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amaBhungane Analysis

How ex-PIC boss Dan Matjila swallowed Iqbal Survé’s Indy lemon

Dr Dan Matjila bent over backwards to forgive all the debts owed by Iqbal Survé’s media group – and then some.

In late 2017, the then-Public Investment Corporation (PIC) chief executive Dr Dan Matjila signed a contract to swop the PIC’s 25% stake in Independent Media and at least R1.2-billion in debt for practically worthless shares in Iqbal Survé’s aspirant tech “unicorn”, Sagarmatha Technologies.

Surve’s Get Out of Jail Card

Sekunjalo Independent Media (SIM), controlled by Survé, owns 55% of Independent, while another 20% is owned by SIM’s Chinese backers, Interacom. The Independent group has some 20 publications.

SIM chief financial officer Takudzwa Hove has stated that the contract is the foundation of SIM’s defence against a liquidation application that the PIC, now freed of Matjila, brought against SIM early this month.

If the contract holds up, then Survé’s companies really do not owe the PIC a cent. While this is unlikely, the contract and the motive for entering it begs scrutiny.

It was an attempt to plug the giant hole in Independent’s accounts with state pensioners’ money and package the whole mess as a stupendous new business the PIC was buying into, thereby also releasing Independent (and Survé) from all debt and sureties.

Matjila signed the contract on 13 December 2017, while he was also moving mountains to invest R4.3-billion of pensioners’ money in another Survé venture, AYO Technology Solutions. Like Sagarmatha, AYO was massively overvalued and the investment is now all but worthless. The PIC has also launched a court bid to get that money back.

The terms of the Sagarmatha contract, not previously made public, are astonishing. They demonstrate beyond doubt that bailing out Survé’s companies was always the point of the Sagarmatha scheme.

In exchange for Sagarmatha shares, the PIC was to give up R262-million directly owed to it by Independent, R467-million in loan debt owed to it by SIM as well as preference shares in Independent worth R472-million. On top of that, it would surrender the 25% of Independent that it owns directly.

Survé’s family holding company, Sekunjalo Investment Holdings, owns 73.3% of Sagarmatha and, without the PIC deal, controls 55% of Independent. Were the deal to be consummated, it would make Survé the 80% owner of Independent without the massive debt hanging around his neck.

The plan was for the PIC to invest at least R3-billion in Sagarmatha on top of the R1.5-billion in debt it would write off. After that, Sagarmatha would buy SIM and pay off all its remaining debts, including R1-billion owed to the Chinese via Interacom.

Matjila has told the Mpati Commission of Inquiry into the PIC that he would never do something this foolish. He maintained the contract had lapsed because it was conditional on Sagarmatha being listed on the JSE.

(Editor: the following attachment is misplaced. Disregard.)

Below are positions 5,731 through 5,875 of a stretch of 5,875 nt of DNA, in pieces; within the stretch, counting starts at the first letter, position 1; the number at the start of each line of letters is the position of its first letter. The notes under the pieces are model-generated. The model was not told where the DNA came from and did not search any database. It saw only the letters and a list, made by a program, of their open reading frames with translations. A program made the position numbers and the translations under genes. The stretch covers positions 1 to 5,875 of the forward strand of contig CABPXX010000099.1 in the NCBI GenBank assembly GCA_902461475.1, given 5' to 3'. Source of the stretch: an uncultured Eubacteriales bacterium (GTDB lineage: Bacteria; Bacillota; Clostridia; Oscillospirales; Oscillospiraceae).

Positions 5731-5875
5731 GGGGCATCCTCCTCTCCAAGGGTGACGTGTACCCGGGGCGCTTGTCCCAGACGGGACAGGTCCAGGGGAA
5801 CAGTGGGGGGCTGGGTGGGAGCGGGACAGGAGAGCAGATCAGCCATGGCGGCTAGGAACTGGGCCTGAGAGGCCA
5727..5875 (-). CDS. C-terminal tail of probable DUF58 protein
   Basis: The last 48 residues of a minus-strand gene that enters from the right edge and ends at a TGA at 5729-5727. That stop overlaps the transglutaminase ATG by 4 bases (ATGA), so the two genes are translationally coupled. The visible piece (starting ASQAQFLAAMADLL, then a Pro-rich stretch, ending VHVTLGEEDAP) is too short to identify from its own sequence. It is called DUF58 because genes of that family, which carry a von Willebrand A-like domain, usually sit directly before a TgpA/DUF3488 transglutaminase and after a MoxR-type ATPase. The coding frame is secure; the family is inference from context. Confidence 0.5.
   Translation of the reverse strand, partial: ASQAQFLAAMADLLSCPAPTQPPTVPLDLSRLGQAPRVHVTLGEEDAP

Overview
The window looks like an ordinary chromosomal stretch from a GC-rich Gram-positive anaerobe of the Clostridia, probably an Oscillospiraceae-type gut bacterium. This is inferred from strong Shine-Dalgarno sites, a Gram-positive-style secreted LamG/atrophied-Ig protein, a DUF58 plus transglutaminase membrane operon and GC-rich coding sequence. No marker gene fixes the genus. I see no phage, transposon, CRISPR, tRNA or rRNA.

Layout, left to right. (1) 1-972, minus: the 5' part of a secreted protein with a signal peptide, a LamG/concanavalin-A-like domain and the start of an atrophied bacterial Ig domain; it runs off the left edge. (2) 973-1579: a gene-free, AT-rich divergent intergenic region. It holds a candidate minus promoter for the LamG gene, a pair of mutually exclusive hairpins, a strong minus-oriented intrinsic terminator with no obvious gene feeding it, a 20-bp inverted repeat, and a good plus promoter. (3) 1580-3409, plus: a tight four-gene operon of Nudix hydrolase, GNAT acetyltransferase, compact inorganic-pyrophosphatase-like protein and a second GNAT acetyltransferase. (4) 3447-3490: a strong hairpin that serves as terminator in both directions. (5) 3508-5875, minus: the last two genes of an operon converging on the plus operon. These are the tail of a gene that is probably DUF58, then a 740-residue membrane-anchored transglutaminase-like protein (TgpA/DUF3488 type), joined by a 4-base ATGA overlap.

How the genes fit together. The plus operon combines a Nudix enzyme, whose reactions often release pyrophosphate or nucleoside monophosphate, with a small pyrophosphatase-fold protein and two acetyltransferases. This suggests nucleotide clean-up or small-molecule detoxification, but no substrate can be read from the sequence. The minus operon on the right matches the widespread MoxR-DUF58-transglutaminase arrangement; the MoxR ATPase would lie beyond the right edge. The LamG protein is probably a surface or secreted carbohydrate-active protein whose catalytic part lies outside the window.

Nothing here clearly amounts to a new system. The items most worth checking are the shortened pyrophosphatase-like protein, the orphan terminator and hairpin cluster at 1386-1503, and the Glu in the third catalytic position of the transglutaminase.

The listing failed in April 2018 after the Companies and Intellectual Property Commission and the JSE raised technical concerns.

Despite Hove’s strident assertions – faithfully reported by Independent titles – the contract does not afford Sagarmatha much wriggle room. Whether the PIC will win this one appears to depend on whether conditions precedent were fulfilled and the interpretation of the effective date.

Alternatively, the PIC may very well take the route it took in the AYO matter where it argued that its investment was null and void because its internal approval processes were flouted with the knowledge of Survé and his subordinates.

The conditions precedent were painless and all within Sagarmatha’s, and hence Survé’s, control.

Condition one was that Sagarmatha buy out the SIM shares owned by three “broad-based” consortia. Survé has a controlling vote in all three.

Condition two was that Sagarmatha’s board approves the deal, which is a no-brainer.

Condition three was that SIM (Survé) waive its pre-emptive rights to buy the shares in Independent instead of Sagarmatha doing it. Again, a no-brainer.

If any of these conditions had not been met, Survé would have been extremely lax in looking after his own interests.

Then there is the hurdle presented by the definition of “effective date”.

The contract states: “‘Effective Date’ means either the date on which the SENS Announcement is to be released, as notified by the Purchaser [Sagarmatha] to the Seller [the PIC] in writing or, if no such SENS Announcement is to be released, the second Business Day following the date on which the Purchaser notifies the Seller in writing that the Listing will proceed.”

The SENS announcement referred to is a JSE news service announcement which had to set out the total number of shares that Sagarmatha would issue after investors (read the PIC) had put in bids to buy them. Because the listing was scuppered, there was never an announcement to this effect.

This leaves Sagarmatha with only one possible avenue: showing that it had notified the PIC that the listing would proceed, even if it did not. That seems like a feeble basis for the argument that the deal is in fact in operation.

Matjila has admitted to being friends with Survé, but told Mpati that this is not “per se” why Survé had such remarkable luck in securing PIC funding. This time around it may turn out Matjila did not quite manage to sell the family silver. DM

The amaBhungane Centre for Investigative Journalism, an independent non-profit, produced this story. Like it? Be an amaB Supporter to help us do more. Sign up for our newsletter to get more.


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